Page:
- Nuts: Nuts are versatile in the kitchen and contain healthy fats. Cashews are probably the nut I use most often. With just two base ingredients – raw cashews and water – and whatever spices or flavoring you prefer, you can make cashew cream cheese (enjoy plain or add your preferred flavors – I add walnuts and agave nectar), cashew sour cream (add lemon juice and garlic powder), cashew creamer, and cashew milk. For the creamer and milk, I usually add a little agave nectar and a little vanilla.
- Seeds: My favorites are flax, chia, and sunflower. I use the first two in smoothies and breakfast dishes, and I use sunflower seeds in a variety of ways! My favorite way is to soak them and make a white sauce for pasta that is absolutely divine. You can also put them on salads, roast them with spices as a snack, or incorporate them in a stuffing – the possibilities are endless!
- Plant-based milks: You can find plant-based milks in the refrigerated section of the grocery store, but I prefer the aseptic (shelf-stable) packaged milks. They aren’t as perishable, of course, and they come in smaller containers! My personal favorite is hemp milk, as it tastes good and hemp is a nutritional powerhouse – packed with vitamins, minerals, and amino acids.
- Nutritional yeast: Affectionately known as “nooch” in the veg community, this is a deactivated yeast in powder or flake form that is sold commercially as a food product. It contains folic acid, selenium, zinc, and protein, and it is often fortified with vitamin B12. It has a nutty, “cheesy” flavor, so it’s an excellent substitute for dairy cheese in many recipes. I like nutritional yeast best on organic popcorn and as a pasta topping in place of parmesan.
- Tahini: It’s hard for me to imagine that just a few short years ago, I had never heard of tahini. Now, it’s one of my go-to ingredients for salad dressings and sauces! It’s simply ground sesame seed paste, and it is commonly used in North African, Greek, Iranian, Turkish, and Middle Eastern cuisine. It is remarkably versatile, and it packs a ton of flavor. It’s usually my dressing base instead of oil – this Tahini Lime Dressing is my absolute favorite!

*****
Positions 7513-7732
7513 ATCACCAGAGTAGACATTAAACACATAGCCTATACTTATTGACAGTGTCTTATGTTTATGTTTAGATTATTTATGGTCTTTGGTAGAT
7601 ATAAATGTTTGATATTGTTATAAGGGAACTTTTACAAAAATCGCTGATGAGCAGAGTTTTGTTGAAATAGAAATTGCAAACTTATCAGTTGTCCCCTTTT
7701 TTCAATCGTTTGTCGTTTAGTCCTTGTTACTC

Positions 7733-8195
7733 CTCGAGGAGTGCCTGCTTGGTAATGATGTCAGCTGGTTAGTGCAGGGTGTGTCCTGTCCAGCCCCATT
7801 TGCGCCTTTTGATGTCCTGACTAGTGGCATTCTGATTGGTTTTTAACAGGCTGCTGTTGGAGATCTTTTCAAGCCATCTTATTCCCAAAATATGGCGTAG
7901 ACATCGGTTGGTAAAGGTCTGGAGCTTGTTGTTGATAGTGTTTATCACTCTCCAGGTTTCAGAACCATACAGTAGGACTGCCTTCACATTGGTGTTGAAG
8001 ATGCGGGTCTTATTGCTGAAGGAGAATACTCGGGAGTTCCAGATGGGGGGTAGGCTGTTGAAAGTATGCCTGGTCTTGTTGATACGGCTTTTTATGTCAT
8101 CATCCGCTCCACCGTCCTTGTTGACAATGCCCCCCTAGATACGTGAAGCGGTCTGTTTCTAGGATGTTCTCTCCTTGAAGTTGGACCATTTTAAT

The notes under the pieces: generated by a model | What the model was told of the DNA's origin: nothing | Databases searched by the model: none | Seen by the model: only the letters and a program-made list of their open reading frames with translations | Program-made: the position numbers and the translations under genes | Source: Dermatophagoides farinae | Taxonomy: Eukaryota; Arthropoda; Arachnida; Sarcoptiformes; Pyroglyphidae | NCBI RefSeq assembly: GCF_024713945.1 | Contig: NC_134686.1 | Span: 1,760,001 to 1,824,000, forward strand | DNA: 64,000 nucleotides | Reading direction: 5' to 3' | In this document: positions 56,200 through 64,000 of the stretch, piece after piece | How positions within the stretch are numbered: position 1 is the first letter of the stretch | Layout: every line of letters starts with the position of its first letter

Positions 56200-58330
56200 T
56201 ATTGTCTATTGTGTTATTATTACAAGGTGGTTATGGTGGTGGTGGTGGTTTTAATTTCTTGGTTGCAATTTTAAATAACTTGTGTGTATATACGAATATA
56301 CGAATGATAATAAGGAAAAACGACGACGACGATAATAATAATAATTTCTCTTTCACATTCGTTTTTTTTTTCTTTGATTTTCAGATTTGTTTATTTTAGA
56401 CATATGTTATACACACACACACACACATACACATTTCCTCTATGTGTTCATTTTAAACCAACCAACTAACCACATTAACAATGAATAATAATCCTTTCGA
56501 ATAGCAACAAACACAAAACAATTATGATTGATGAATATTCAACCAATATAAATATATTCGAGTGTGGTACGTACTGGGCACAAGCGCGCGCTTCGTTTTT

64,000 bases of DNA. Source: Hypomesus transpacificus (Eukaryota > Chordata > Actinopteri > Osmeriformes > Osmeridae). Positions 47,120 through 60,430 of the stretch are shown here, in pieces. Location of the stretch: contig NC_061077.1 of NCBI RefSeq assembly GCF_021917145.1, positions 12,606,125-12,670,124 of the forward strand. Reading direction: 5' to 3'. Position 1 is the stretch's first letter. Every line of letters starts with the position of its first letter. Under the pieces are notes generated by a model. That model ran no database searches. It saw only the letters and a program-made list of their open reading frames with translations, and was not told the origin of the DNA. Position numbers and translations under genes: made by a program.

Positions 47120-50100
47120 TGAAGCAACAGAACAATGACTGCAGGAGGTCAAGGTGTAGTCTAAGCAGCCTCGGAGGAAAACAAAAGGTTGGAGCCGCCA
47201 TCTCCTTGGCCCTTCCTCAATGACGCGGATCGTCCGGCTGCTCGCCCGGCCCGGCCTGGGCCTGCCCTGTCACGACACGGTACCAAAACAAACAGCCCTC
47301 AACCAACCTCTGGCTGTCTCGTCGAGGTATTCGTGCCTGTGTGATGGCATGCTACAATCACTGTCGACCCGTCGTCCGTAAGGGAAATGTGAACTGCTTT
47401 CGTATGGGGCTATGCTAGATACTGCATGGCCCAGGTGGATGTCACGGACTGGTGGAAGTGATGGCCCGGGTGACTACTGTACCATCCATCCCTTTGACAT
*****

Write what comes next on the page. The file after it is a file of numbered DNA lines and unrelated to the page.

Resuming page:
- Agave nectar or maple syrup: I don’t have much of a sweet tooth, but a lot of savory recipes need just a touch of sweetness. Agave nectar and maple syrup are my preferred sweeteners. I use one of the two in my plant-based milks when I make them from scratch. I also use one or the other in veggie chili, in some salad dressings, and in a lot of the soups and stews I enjoy.
If you stock your pantry with these staple ingredients, an easy, plant based meal is at your fingertips every day. Just add fresh produce, and the variety of dishes you can make is limited only by your imagination. Bon appetit!
I will admit that I love the taste of coffee. I love the smell, I love the rich dark color, I love the energy boost it gives me. Unfortunately, my body doesn’t love it as much as my taste buds do. I’m far too sensitive to caffeine to have a morning cup of coffee so I’ve learned to replace it with other organic drinks instead. Along the way I learned that I really don’t need coffee to wake up in the morning and I actually feel better without it. Even if you tolerate coffee well, you might want to try one of these seven organic drinks to start your day instead and see how it feels!
Seven Organic Drinks To Start Your Day